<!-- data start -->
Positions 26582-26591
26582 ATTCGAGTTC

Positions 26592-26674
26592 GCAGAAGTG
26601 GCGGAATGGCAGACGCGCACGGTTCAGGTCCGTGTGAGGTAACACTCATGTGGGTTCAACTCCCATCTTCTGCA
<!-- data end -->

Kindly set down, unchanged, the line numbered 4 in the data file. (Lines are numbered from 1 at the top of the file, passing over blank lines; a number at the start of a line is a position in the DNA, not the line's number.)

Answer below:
26592 GCAGAAGTG